Will new music sites that cater to bands topple MySpace?

Will new music sites that cater to bands topple MySpace?

Rumors are circulating that the social networking site MySpace may be shut down because of financial losses. Although most people (and businesses) have moved their profiles over to Facebook, MySpace remains the primary source for bands to showcase their talents allowing fans to listen to music for free. So where are bands to go if MySpace is shut down? Where can fans discover, listen to, and purchase new music?  Some bands have already made the switch from MySpace to slick new websites like thesixtyone, Bandcamp, and SoundCloud.

Myspace logo shown beneath SoundCloud, thesixtyone, and BandCamp logos

Thesixtyone was created in 2008 and named after U.S. Highway 61, which was traveled by pioneering musicians like Elvis, Bob Dylan, and Muddy Waters. Thesixtyone requires no sign-up fee, and it’s a good way for new artists to get started, as it allows musicians to sell music and merchandise directly to fans through band profiles on the website. Thesixtyone guarantees artists at least $7 per album, and pays them every 30 days—unlike a record deal where bands might only get $1-2 per album sold.

Thesixtyone also allows users to see when their favorite bands will be on tour, to listen to sample tracks, to “heart” songs (similar to “liking” something on Facebook), to share songs on Facebook and Twitter, and to download music. One of the reasons thesixtyone is a great alternative for new artists is that it uses collaborative filtering and is structured in way that allows users to explore lesser-known artists similar to ones they are already interested in, giving undiscovered bands a chance to be heard. Check out the profile of Angus & Julia Stone for an idea of what a profile on thesixtyone looks like and to listen to a fantastic Aussie band.

Similar to thesixtyone, but perhaps better known for more established bands, Bandcamp also allows musicians to sell their songs and merchandise directly to fans. According to the site, albums for sale on Bandcamp outsell tracks 4 to 1, whereas “in the rest of the music buying world, tracks outsell albums 16 to 1.” Bandcamp makes its money through a 15% revenue share on sales (or 10%, as soon as the band makes $5,000 in sales). Some of Bandcamp’s many free account features include allowing bands to set their own prices for music, supporting many music file formats, being search engine optimized, and, like thesixtyone, allowing for custom domain names. One of the best artist features of Bandcamp is its rich system of real-time statistics about what and when artists’ songs are being listened to and downloaded, what search terms are generating traffic, and where music is embedded.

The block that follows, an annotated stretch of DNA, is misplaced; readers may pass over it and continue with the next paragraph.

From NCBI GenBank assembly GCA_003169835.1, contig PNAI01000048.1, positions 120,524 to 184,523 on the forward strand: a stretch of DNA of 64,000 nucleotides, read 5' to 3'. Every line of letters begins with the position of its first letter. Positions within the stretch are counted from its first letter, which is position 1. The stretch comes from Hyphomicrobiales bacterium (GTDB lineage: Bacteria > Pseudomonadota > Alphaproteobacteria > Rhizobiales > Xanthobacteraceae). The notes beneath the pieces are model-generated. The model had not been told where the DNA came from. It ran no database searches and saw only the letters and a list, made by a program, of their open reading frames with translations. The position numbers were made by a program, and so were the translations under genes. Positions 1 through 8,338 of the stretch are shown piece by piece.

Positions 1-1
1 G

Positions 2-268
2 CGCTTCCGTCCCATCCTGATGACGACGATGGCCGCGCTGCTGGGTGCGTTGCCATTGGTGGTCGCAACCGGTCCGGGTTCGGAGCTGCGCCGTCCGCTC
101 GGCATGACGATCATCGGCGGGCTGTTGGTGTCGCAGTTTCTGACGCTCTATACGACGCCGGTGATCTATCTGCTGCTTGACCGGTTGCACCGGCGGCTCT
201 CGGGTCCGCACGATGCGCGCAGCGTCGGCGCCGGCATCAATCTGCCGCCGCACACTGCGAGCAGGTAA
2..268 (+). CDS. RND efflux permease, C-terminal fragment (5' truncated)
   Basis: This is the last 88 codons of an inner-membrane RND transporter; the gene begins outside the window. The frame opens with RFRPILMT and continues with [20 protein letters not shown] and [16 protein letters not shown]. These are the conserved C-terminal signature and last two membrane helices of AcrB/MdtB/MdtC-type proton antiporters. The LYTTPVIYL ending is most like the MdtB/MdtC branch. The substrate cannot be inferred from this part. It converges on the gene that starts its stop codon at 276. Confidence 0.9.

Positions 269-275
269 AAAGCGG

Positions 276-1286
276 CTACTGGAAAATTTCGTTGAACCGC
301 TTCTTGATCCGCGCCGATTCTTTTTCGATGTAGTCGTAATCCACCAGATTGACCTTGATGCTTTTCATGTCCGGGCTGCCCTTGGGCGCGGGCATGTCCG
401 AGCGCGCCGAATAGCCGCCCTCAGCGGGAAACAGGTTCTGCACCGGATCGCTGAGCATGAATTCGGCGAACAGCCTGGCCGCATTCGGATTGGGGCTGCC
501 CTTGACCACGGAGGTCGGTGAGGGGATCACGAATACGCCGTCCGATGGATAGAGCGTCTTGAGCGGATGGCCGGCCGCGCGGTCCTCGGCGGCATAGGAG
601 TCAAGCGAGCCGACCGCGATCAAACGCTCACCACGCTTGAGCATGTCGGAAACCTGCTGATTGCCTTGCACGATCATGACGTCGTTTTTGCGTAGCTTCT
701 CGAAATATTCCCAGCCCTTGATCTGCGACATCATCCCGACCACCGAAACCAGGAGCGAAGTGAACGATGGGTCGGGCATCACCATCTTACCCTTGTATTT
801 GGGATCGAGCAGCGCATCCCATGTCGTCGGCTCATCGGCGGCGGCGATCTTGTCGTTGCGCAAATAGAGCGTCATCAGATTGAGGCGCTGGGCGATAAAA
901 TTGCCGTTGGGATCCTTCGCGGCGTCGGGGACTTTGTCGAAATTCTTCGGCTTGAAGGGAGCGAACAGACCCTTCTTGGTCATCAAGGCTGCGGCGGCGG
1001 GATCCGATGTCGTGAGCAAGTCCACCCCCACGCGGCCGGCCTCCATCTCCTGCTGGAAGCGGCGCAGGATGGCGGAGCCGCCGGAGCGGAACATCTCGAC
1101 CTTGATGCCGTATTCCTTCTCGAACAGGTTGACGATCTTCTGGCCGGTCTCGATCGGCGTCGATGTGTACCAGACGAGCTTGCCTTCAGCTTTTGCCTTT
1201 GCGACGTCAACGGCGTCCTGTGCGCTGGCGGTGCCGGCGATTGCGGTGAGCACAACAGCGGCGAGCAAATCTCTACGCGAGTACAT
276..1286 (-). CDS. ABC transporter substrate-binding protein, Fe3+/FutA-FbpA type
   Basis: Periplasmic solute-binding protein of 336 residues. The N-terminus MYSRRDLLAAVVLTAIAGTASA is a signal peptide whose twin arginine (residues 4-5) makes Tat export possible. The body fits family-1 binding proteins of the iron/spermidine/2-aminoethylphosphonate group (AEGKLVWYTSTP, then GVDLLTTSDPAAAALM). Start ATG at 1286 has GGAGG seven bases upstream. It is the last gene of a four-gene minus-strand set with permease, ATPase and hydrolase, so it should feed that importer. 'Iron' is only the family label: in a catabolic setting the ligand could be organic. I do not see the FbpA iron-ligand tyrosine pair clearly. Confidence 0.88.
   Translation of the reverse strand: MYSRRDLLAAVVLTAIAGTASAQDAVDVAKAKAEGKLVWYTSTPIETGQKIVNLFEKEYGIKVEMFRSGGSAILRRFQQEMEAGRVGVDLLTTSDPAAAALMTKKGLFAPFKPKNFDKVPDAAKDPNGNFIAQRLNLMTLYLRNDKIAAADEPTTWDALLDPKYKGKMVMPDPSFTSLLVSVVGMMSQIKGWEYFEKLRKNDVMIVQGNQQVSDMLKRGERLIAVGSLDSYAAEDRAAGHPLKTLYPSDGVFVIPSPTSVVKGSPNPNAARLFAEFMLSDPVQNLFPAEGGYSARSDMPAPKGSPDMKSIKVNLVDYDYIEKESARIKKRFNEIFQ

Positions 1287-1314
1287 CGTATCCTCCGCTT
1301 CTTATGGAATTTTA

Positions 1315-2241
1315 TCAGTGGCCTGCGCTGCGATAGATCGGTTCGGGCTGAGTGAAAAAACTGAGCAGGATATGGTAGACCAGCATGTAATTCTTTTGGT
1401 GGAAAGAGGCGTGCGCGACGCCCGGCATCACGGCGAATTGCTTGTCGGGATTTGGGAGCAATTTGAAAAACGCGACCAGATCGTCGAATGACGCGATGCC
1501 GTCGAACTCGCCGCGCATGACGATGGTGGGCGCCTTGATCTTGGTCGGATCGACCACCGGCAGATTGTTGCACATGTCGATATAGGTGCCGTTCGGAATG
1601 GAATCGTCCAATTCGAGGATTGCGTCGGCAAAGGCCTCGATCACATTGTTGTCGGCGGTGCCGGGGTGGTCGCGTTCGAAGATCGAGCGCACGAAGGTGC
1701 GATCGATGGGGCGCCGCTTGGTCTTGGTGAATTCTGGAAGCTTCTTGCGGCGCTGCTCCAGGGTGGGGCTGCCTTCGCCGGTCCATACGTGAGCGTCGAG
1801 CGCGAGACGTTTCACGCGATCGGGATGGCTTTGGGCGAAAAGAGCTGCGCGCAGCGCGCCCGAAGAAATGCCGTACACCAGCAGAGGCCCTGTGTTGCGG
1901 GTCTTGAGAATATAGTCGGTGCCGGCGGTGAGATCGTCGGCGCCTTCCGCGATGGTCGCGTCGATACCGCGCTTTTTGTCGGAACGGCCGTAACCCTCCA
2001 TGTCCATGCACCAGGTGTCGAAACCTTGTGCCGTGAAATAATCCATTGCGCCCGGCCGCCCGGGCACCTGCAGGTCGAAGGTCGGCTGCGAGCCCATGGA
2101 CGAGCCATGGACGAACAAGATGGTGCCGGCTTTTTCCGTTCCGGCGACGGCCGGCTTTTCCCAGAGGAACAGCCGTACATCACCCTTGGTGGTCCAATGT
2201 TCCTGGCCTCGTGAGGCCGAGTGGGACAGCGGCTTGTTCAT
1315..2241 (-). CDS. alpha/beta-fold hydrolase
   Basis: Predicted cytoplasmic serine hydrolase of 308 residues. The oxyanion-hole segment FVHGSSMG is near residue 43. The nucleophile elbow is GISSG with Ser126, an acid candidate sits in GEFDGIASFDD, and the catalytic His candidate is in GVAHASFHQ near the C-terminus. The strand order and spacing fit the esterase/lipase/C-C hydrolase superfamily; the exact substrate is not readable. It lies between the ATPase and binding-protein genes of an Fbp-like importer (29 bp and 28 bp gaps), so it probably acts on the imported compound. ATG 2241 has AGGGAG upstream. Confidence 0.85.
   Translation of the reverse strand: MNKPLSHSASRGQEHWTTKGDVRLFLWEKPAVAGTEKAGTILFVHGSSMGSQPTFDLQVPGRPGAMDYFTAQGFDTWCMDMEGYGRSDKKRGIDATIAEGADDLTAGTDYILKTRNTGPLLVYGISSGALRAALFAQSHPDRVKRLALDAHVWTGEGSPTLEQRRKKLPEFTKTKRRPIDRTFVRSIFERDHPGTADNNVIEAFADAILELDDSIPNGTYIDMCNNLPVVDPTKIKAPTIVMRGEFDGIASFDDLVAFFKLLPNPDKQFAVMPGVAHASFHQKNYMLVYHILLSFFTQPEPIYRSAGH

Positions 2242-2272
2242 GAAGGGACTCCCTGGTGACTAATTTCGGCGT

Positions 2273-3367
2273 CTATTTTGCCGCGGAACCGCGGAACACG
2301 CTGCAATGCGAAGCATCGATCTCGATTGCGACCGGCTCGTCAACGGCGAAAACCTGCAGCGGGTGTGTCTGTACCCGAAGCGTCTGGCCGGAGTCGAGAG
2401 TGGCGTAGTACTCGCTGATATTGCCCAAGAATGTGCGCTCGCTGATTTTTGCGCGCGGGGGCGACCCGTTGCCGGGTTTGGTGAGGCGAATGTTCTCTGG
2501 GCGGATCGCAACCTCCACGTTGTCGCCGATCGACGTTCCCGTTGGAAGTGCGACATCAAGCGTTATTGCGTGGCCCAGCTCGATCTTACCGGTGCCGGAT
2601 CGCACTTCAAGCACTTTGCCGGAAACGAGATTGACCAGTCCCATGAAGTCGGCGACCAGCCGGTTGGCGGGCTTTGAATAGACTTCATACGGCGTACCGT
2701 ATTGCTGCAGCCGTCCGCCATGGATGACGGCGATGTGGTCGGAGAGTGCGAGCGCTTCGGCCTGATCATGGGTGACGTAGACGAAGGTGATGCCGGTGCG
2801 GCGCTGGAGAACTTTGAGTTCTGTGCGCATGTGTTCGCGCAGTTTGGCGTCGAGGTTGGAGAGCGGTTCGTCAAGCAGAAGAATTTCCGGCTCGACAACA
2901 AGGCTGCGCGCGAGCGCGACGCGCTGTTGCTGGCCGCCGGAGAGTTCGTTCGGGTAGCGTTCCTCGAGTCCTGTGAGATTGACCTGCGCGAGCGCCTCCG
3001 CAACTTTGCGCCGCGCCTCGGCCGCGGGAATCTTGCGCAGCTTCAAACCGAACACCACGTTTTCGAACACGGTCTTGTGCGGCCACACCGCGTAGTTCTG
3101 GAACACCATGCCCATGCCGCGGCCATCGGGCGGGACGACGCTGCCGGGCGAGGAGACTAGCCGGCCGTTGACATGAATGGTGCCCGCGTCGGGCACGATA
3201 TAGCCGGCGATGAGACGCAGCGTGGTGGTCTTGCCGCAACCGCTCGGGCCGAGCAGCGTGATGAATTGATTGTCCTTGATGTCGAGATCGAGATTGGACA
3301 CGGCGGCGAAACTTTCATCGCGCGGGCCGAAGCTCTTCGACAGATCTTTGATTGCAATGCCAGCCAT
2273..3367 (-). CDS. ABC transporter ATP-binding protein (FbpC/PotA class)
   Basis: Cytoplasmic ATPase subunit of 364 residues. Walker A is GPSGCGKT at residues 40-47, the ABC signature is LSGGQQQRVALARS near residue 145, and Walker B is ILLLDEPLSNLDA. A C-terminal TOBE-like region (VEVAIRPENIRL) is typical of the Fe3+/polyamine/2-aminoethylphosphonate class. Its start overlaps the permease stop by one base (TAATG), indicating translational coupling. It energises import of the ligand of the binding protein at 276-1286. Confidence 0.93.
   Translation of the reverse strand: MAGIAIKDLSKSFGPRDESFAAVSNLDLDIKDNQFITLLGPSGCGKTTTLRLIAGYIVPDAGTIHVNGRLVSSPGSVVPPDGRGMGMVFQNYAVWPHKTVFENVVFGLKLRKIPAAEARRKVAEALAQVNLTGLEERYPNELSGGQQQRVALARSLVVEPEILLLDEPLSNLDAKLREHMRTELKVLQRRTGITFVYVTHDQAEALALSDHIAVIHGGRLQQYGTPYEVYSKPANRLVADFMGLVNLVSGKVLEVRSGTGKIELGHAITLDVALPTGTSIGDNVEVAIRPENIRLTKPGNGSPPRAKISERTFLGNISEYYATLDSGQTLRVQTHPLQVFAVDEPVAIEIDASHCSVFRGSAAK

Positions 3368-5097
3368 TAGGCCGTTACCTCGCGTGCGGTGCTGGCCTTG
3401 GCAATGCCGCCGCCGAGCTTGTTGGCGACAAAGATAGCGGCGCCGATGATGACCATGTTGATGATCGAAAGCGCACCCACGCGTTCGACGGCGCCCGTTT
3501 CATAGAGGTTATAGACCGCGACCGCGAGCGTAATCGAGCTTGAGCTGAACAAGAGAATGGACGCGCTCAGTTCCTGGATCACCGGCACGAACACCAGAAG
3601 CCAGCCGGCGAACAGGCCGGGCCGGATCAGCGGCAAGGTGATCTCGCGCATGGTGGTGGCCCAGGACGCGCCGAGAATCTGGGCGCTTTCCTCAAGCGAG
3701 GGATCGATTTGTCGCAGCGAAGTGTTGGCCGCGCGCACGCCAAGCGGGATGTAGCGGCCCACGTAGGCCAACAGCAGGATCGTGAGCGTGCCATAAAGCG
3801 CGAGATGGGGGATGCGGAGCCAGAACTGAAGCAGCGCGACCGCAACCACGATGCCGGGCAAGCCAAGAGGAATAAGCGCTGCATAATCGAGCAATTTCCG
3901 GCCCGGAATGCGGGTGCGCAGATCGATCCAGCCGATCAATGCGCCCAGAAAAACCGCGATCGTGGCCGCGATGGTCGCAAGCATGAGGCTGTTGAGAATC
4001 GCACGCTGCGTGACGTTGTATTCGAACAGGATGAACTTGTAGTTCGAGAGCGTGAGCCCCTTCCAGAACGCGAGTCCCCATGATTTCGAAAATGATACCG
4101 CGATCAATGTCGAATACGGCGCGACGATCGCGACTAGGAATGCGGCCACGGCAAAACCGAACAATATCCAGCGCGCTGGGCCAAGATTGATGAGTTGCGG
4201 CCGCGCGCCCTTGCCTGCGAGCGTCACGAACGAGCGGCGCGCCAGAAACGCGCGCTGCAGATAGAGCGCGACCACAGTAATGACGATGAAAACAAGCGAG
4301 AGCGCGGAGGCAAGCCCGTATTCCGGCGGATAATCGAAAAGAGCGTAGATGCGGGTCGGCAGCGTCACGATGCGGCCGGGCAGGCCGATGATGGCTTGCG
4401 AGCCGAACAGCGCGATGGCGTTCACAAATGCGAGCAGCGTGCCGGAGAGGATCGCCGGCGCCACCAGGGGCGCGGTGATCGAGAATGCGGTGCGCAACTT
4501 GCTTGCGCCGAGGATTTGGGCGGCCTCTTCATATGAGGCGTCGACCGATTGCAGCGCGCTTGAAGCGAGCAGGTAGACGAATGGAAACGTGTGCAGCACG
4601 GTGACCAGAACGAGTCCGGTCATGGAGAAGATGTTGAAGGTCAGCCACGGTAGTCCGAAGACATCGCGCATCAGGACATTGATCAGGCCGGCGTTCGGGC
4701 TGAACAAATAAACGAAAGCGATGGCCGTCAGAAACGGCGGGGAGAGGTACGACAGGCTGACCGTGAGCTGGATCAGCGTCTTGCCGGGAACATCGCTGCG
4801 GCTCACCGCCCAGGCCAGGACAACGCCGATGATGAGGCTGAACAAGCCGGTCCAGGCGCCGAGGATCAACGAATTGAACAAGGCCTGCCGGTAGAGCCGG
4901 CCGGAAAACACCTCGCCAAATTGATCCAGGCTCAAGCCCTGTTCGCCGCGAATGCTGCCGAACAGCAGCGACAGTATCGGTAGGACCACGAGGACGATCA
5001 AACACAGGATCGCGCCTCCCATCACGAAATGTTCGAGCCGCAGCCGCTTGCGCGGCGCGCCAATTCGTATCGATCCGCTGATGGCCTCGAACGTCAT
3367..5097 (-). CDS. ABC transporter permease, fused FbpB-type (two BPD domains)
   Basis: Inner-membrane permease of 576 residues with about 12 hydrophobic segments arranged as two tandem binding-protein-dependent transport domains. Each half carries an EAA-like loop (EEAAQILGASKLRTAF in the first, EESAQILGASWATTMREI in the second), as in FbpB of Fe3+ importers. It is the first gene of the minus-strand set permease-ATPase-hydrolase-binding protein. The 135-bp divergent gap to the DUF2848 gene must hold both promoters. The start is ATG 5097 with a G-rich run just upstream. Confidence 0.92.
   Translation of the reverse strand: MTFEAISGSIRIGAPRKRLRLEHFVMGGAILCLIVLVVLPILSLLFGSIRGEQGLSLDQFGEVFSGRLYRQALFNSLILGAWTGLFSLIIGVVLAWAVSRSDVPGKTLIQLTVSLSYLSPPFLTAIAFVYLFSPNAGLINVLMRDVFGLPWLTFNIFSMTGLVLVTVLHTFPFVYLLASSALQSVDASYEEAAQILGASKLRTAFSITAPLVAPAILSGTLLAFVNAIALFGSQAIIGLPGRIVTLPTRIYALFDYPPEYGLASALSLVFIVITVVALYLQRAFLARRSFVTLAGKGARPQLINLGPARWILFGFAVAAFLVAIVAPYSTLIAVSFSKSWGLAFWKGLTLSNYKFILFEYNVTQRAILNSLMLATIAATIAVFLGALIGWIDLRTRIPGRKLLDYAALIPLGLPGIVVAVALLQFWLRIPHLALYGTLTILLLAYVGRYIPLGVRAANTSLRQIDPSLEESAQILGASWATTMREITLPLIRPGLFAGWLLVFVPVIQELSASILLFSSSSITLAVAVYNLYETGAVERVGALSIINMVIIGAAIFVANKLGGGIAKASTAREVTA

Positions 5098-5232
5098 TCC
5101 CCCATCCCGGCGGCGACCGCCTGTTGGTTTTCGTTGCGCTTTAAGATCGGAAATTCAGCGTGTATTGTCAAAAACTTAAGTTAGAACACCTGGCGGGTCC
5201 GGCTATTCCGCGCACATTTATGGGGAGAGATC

It’s up to the artists to decide if fans can sample entire songs/albums before downloading, but from Bandcamp, optimally, users are able to listen to and buy music and full albums, as well as view tour dates. One famous Bandcamp user is Sufjan Stevens, who allows anyone to listen to his entire 2010 album “The Age of Adz” before downloading. Some bands even let you download their entire album for free, such as Austin-based indie/folk band Little Lo. (You can also check out Little Lo at Cactus Cafe--a ThunderTix venue--with The Sour Notes on January 20, 2011.)

Unlike thesixtyone or Bandcamp, SoundCloud focuses more on musicians and bands, rather than fans. SoundCloud allows artists to record or upload music, share it on various social networking websites, and get feedback in the form of comments and statistics. But like thesixtyone and Bandcamp, users can also view band profiles and listen to songs for free. Austin-based and Girl-Talk-like band, Beat Logic, posts their music on SoundCloud.

Although future events will probably spell the demise of an old and tired MySpace, it’s not the end of the world for bands and their fans. Great new websites are ready to take up the mantle and provide us even better experiences on music sharing.

Note: ThunderTix users, take advantage of these sites by adding links to the artist profiles for your events via form fields in your event creation and edit pages. Allowing your users to hear and share music helps raise awareness, social sharing, and ticket sales.